The Clean-up Crew2004-12-04 16:41:34
I've noticed a spate of interesting new mine-clearing techniques recently -- good ideas, all. Got to keep up with the all of the new and nasty mine-laying techniques that weapons manufacturers are doubtlessly dreaming up: I'm reminded of the Greg Egan novel Teranesia where aircraft dropped multiple-warhead smart mines that would bury themselves, selectively choose targets, and even move around -- underground robot snipers, sorta. Scary shit. Those of us in the USA take it for granted that we're not gonna lose an arm digging in our gardens. Too many people in the rest of the world aren't so lucky.
It makes me wonder if there's an emerging industry in cleaning up the detritus of war. I can't decide if this is a distasteful notion or not -- it's not something that makes me happy, but as I've gotten older I've become convinced that, like the poor, war will always be with us. There's something to be said for doing anything to minimize the deaths and injuries that follow the conflict.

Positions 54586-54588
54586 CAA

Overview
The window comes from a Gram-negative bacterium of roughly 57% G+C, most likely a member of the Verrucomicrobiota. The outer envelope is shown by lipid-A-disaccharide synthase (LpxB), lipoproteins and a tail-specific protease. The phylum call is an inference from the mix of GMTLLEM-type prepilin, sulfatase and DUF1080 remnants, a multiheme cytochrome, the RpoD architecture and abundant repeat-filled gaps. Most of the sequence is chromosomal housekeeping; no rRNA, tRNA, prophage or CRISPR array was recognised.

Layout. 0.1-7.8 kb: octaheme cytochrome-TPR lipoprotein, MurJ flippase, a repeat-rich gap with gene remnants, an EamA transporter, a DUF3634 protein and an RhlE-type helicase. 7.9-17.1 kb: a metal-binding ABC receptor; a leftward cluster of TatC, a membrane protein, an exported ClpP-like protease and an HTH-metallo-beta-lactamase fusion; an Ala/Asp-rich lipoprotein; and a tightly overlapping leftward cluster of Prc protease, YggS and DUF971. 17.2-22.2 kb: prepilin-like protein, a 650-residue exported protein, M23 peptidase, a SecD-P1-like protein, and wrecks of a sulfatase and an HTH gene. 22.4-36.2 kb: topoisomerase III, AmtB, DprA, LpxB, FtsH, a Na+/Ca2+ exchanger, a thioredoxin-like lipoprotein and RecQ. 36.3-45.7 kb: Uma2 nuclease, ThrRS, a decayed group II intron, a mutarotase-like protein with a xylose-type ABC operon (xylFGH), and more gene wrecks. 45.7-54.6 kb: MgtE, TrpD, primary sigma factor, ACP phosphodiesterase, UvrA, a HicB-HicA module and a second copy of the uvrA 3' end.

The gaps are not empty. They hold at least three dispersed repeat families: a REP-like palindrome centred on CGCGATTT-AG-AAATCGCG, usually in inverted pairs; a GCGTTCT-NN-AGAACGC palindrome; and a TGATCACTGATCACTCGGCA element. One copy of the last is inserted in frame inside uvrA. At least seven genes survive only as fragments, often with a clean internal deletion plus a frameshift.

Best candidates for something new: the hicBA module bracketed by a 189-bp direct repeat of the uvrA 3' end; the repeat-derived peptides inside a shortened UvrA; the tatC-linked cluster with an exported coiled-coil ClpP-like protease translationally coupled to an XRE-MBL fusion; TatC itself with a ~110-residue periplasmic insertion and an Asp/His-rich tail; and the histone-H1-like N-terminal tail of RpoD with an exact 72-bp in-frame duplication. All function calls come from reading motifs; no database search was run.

GM cress could seek out landmines
Plants developed by Copenhagen firm Aresa Biodetection are said to turn from green to red when they come in contact with explosives in the soil.
Landmine Detecting Rats
"Throw a stick for a dog to fetch, and after 10 times the dog will say, `Get it yourself, buddy,' " Mr. Weetjens said. "Rats will keep working as long as they want food."
Due to its toolbox design the MineWolf can be equipped with flail and tiller overcoming limitations of existing applications. It effectively clears AT- as well as AP-mines according to UN mine action standards. With standard commercial attachments, the system can be used for construction, agriculture and forestry.